at the request of the Little Chute Park & Recreation Department
Little Chute, Outagamie County, Wisconsin
Father Van Den Broek was a Dominican priest, who [sic] at age 48, was granted permission to become a missionary to America from Amsterdam, Holland in 1832. His goal was to save souls; [sic] whether they were the uncivilized Indians of La Petite Chute or the immigrants he brought to the region. He was a saintly man who left a life of social standing and wealth for a life of sacrifice, deprivation, hardship [sic] and constant toil. He arrived in Little Chute in 1835.An indian [sic] woman, Marie Anne, daughter of Little Wolf, immediately built him [Father Van Den Broek] a wigwam hut about 15 feet long and 6 feet high in a half day. For months it served as school, church [sic] and parsonage. This was the beginning of St. John Nepomucene Church. His [Father Van Den Broek's] congregation grew very fast and soon was in need of a church. Father Van Den Broek replaced his wigwam with a wooden church in 1836. It was 30 feet long and 22 feet wide. There were additions in 1838 and 1861. It was torn down in 1871.Little Chute was his primary congregation, yet he traveled regularly to many sites for pastoral services. Father Van Den Broek was teacher, doctor, and priest to the Native Americans and scattered settlers wherever they needed him. In Father Van Den Broek's words, "My labor is incredibly great; Sunday forenoon I preach in French, English and German; in the afternoon in the Indian language. Moreover, I have school everyday [sic], besides visiting the sick and making numberless journeys to distant missions. Nevertheless, I enjoy good health and everything, through God's help, is easy."In 1847, he returned to Holland to settle his mother's estate and to inform his fellow countrymen of the wonderful opportunities in the Fox River Valley. The number of those willing to immigrate to Wisconsin was so great that he had to engage three ships for the trip. He worked tirelessly to settle the newcomers.While celebrating mass in 1851, Father Van Den Broek suffered a stroke and died three days later. He was buried in St. John Church cemetery. During a remodel of St. John's [sic] Church in 1894, his remains were found and were transferred to a tomb in the back of the present day St [sic] John's [sic] Church.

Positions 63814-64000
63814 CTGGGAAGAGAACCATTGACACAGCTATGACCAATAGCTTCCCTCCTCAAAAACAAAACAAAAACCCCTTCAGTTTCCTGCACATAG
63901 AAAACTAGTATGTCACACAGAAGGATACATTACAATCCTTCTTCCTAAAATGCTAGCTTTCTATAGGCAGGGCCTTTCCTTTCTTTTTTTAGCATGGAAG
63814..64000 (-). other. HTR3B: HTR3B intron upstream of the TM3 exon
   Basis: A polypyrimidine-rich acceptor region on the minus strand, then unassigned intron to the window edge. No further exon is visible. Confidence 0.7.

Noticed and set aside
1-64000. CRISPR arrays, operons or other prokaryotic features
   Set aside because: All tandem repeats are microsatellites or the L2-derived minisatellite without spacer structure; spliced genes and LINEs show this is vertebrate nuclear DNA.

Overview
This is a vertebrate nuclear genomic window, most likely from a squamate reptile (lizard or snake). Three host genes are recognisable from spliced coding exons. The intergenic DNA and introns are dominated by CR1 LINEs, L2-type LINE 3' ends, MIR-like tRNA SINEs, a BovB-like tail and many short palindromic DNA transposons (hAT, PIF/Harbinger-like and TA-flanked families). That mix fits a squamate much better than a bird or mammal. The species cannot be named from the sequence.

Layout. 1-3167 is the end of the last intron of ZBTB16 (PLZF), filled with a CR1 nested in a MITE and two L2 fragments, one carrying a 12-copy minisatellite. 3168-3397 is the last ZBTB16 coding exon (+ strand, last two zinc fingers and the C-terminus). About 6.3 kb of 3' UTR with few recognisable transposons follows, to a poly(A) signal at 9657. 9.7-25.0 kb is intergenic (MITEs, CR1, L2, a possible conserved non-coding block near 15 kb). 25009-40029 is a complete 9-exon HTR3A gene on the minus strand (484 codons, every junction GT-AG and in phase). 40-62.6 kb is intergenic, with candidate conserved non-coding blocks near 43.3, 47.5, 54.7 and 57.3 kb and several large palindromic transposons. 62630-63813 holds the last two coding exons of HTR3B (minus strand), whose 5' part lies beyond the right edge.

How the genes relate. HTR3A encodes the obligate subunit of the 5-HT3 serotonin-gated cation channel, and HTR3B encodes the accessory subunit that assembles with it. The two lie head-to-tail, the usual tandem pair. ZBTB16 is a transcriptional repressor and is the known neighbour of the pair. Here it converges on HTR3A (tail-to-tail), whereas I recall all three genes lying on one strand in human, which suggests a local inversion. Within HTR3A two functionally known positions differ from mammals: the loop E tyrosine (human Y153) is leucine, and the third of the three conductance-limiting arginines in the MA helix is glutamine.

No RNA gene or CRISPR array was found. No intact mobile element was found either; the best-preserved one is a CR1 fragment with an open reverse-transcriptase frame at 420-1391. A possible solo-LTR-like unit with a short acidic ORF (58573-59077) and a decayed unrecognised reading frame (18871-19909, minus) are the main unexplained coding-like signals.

The Menominee Indian Tribe had a village at the present site of Little Chute. They called it "ooukicitiming" meaning "Causeway". With the arrival of the French fur traders, it became known as La Petite Chute, meaning "Little" Chute, referring to the small water falls in the area.Little Chute was first described by James McCall, in 1830: "Little Chute is a perpendicular fall of one foot and continued rapids of more than a mile, and falls of about 24 feet on the west side of which is an island of considerable size and convenient for hydraulics. Opposite the island is a bottom of 200-300 acres of open land or prairie. On the back side is a handsome elevation of about 30 feet with scattering white oak."In 1836, the Menominee tribe sold 4 million acres for $700,000 to the federal government. The Treaty of the Cedars was signed at Little Chute in 1836. According to the treaty, the Indians moved away from the Little Chute to the Lake Poygan area, west of the Wolf River. This opened the Fox River Valley and most of the Wisconsin to white settlers. It also reduced the size of the parishioners at St. John Nepomucene Church, most of which were Fr. Van Den Broek's beloved Indian converts. He continued to minister to them in their new settlement. With the arrival of Father Van Den Broek's first settlers from Holland in 1848, the land was plotted and named Nepomuc. This name was not widely used and after Father Van Den Broek's death, the area was most often referred to as Little Chute.
The story of Father Van den Broek, O. P.; a study of Holland and the story of the early settlement of Wisconsi, by Sister Mary Alphonsa Corry, 1842-1916
Wikipedia: Theodore J. van den Broek
New Netherland Institute: Theodore J. van den Broek [1783-1851]
"At the last day God will not ask me whether my church was a wigwam or a log church. He asks not for church but for souls, and the soul of the poorest Indian living in the most miserable wigwam is as dear to Him as the soul of the greatest sovereign."
A drawing of St. John Nepomucene about 1851.
The church was soon razed for the present structure.
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in the Church at Little Chute
(St. John Nepomucene, now a prestigious Wisconsin Registered Landmark)
WRL-116: St. John Nepomucene